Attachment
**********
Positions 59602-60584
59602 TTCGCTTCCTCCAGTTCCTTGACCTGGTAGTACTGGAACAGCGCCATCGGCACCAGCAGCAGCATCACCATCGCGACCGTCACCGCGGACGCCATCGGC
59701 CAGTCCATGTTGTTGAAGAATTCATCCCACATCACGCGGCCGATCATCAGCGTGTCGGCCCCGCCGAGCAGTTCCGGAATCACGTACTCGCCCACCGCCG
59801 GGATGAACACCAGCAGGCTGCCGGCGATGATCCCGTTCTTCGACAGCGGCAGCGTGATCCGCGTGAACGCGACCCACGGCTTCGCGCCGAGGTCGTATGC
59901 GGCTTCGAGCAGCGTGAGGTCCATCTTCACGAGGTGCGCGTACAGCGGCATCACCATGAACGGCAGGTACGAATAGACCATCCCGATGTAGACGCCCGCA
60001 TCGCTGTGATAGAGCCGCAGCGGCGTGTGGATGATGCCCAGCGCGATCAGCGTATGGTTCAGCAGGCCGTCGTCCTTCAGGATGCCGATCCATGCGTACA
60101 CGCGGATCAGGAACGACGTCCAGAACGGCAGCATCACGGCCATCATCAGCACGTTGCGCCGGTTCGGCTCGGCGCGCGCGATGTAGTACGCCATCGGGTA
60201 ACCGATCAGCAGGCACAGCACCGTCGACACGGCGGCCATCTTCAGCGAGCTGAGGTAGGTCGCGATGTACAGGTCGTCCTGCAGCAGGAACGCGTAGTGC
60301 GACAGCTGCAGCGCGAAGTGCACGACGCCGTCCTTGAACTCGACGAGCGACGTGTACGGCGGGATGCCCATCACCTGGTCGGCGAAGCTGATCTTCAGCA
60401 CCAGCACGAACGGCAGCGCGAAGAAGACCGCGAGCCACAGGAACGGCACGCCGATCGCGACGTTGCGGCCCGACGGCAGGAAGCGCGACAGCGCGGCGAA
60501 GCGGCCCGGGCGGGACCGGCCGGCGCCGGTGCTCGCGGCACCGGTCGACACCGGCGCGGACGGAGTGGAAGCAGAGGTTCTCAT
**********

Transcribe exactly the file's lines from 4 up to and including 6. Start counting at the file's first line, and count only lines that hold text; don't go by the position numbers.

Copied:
59801 GGATGAACACCAGCAGGCTGCCGGCGATGATCCCGTTCTTCGACAGCGGCAGCGTGATCCGCGTGAACGCGACCCACGGCTTCGCGCCGAGGTCGTATGC
59901 GGCTTCGAGCAGCGTGAGGTCCATCTTCACGAGGTGCGCGTACAGCGGCATCACCATGAACGGCAGGTACGAATAGACCATCCCGATGTAGACGCCCGCA
60001 TCGCTGTGATAGAGCCGCAGCGGCGTGTGGATGATGCCCAGCGCGATCAGCGTATGGTTCAGCAGGCCGTCGTCCTTCAGGATGCCGATCCATGCGTACA